Elizabeth was very angry with them. She had already answered their questions regarding marriage. She promised them she would marry and would do so as soon as possible – when it is convenient. When addressing the second point, succession, she said she was annoyed that they – the foot – should dare to direct her – the head. It was not up to Parliament to meddle in her affairs. 

"My Lords, do whatever you wish. As for me, I shall do no otherwise than pleases me. Your bills can have no force without my assent and authority." 

On Religion, 1583

In this speech, Elizabeth is reminding her people that all matters must take root in religion. The slandering of the queen by the clergy cannot be tolerated. Elizabeth has read God's book, the Bible, and believes God has made Britain wonderful for them. She will rule her subjects by "God's holy true rule." 

The Farewell Speech, 1601 

The love of Elizabeth's subjects was like a jewel to her. She was very thankful to be queen over them. she loved her subjects. 

Elizabeth was grateful to be God's instrument to preserve her people from peril, dishonor, and oppression. She never set her heart on worldly goods but ruled in answer to a higher judge – God. 

"I see all and say nothing" – Elizabeth's motto 

Elizabeth I had learned greatly from her sister's mistakes and knew that she had to identify herself with her subjects, her people. In order to not rely upon Parliament, who were forever pushing her to marry, she cut her expenses in half and established a solid credit line. Elizabeth did not have to rely upon Parliament to request money. 

In relating her thoughts and opinions to Parliament and her subjects, Elizabeth displayed her fine education. She was an eloquent writer who used involved sentences to share her thoughts on many subjects including those of religion, marriage, and succession.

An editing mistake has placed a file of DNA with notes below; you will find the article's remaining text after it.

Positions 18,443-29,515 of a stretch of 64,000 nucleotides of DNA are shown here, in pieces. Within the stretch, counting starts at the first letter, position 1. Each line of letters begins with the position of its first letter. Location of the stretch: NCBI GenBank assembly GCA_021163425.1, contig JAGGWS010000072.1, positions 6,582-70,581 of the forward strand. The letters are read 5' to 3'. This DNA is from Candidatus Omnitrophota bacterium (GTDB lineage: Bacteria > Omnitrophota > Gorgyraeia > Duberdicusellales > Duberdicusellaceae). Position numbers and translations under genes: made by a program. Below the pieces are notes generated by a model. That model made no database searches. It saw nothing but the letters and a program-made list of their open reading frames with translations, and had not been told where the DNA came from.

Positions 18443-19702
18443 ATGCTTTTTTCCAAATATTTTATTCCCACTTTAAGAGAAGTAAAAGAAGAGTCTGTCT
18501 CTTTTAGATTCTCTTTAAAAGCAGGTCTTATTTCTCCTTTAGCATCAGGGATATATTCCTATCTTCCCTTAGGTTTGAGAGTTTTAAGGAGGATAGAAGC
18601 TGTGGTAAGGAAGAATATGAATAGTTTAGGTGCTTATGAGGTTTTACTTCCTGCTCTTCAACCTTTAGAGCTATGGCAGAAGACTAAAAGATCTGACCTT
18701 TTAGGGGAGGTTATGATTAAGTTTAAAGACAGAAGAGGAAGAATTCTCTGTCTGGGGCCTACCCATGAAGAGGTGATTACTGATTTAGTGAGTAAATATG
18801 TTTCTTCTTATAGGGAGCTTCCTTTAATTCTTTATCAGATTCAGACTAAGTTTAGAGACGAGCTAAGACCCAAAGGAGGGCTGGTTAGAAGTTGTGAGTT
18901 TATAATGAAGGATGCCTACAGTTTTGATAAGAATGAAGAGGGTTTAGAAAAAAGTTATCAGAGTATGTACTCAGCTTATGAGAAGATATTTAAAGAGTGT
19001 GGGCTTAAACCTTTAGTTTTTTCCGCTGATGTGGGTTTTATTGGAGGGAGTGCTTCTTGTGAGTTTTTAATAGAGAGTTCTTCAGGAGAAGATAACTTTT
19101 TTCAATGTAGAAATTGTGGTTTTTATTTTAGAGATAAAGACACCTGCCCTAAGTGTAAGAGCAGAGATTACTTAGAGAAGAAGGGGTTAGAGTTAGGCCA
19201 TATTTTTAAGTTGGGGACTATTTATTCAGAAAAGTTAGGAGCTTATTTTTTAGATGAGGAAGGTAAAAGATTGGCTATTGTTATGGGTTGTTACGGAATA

Looking for more information about the Tudors? Why not read about Henry VIII, Elizabeth I, or the Tower of London

Resource and References 

Elizabeth I Speeches: Response to Parliament (1566), Spanish Armada, Farewell Speech 

Selected Writings and Speeches of Elizabeth I at Fordham University

Free Download of Tudor Events Timeline 

Blogging Through the Alphabet 


  1. I love history and English history is the best.

  2. Fun. I love history, but I don't know much about English history, so this was an interesting read. I love her speeches and her polite way of telling the others to stay out of her personal life.

  3. I love history, but didn't know much about Elizabeth I, especially about how Parliament was pressuring her to marry.

  4. I love the way she so politely but firmly puts them in their place.

  5. neat to learn more about Elizabeth 1... such love for her people eh?

  6. This was fascinating to read. I think I need to look more into her life (in all my free time, right) because she seems like such an eloquent and wise lady.